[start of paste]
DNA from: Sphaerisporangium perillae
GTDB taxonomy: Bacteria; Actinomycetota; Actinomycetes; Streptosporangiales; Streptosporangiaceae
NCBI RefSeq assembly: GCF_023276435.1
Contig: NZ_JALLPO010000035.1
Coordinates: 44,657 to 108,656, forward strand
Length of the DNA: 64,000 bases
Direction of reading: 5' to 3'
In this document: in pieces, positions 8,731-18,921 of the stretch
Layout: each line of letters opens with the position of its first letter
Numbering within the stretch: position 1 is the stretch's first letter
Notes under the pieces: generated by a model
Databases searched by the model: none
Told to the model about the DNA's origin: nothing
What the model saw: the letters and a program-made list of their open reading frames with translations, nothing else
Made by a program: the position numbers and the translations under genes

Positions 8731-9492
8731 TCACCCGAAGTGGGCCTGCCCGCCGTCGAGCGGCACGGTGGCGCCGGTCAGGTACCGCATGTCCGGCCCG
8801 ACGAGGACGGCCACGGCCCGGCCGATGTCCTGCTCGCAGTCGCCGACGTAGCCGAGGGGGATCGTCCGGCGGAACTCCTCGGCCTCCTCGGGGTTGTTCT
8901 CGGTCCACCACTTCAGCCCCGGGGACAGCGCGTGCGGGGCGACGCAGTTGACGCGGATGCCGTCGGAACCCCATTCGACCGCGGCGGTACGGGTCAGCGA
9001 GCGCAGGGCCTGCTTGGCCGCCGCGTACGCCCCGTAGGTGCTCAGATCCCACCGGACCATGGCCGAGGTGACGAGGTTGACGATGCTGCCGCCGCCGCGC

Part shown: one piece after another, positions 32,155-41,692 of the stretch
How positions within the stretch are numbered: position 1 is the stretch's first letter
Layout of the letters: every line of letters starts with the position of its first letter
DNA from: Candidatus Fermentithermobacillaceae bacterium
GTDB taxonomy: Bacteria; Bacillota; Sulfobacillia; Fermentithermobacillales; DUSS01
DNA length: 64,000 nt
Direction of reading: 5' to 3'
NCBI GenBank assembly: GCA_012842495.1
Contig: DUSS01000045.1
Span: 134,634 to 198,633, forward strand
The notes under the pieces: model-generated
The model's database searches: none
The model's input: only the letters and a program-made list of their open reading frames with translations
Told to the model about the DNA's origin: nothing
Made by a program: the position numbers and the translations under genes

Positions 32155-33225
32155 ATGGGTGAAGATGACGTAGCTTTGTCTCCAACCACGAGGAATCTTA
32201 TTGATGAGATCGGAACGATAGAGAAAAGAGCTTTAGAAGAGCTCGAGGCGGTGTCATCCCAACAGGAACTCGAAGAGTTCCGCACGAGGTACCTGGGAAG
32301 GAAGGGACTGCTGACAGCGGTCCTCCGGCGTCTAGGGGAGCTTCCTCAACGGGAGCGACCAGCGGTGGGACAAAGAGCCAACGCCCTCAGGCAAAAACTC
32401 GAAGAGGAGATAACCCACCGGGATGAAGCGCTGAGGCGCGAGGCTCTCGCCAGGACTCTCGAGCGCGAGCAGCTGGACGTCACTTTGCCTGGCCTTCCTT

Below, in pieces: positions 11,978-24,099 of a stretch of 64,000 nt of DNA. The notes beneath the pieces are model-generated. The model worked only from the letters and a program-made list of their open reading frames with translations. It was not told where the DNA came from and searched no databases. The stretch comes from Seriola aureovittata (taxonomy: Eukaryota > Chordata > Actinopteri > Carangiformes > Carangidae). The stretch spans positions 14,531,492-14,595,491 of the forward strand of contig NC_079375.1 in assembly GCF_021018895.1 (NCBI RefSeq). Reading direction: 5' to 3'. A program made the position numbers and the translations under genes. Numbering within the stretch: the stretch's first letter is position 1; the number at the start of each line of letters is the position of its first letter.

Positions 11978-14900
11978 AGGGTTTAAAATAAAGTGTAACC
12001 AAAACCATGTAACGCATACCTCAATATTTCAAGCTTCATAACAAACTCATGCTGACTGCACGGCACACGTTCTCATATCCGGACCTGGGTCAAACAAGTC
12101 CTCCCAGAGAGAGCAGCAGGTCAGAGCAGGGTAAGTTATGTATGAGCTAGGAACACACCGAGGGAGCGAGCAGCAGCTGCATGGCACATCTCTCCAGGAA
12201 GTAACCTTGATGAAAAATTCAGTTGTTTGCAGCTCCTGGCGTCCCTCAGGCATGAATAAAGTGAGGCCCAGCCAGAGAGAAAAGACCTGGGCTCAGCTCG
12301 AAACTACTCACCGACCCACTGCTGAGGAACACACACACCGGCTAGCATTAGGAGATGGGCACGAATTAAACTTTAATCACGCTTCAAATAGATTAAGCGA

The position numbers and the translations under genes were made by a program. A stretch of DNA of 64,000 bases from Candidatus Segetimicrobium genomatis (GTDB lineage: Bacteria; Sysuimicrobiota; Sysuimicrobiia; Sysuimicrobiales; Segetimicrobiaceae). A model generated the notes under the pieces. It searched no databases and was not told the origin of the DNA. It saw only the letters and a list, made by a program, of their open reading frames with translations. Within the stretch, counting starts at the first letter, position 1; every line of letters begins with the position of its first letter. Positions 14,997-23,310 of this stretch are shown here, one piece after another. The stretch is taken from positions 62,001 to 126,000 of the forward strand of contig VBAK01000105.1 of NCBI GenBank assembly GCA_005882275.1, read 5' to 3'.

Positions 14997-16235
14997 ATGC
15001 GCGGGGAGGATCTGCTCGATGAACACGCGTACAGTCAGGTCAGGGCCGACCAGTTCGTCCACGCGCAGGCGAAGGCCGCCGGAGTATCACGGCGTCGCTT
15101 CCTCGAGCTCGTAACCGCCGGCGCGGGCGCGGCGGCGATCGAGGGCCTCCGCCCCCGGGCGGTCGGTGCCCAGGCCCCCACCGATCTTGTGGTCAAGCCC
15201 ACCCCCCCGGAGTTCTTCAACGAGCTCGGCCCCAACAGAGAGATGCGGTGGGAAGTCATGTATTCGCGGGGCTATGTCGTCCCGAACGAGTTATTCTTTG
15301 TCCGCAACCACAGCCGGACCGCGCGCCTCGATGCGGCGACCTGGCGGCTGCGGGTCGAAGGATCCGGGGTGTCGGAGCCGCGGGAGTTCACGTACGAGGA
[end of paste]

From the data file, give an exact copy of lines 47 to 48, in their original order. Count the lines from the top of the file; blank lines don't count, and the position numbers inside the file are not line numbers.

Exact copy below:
12301 AAACTACTCACCGACCCACTGCTGAGGAACACACACACCGGCTAGCATTAGGAGATGGGCACGAATTAAACTTTAATCACGCTTCAAATAGATTAAGCGA

The position numbers and the translations under genes were made by a program. A stretch of DNA of 64,000 bases from Candidatus Segetimicrobium genomatis (GTDB lineage: Bacteria; Sysuimicrobiota; Sysuimicrobiia; Sysuimicrobiales; Segetimicrobiaceae). A model generated the notes under the pieces. It searched no databases and was not told the origin of the DNA. It saw only the letters and a list, made by a program, of their open reading frames with translations. Within the stretch, counting starts at the first letter, position 1; every line of letters begins with the position of its first letter. Positions 14,997-23,310 of this stretch are shown here, one piece after another. The stretch is taken from positions 62,001 to 126,000 of the forward strand of contig VBAK01000105.1 of NCBI GenBank assembly GCA_005882275.1, read 5' to 3'.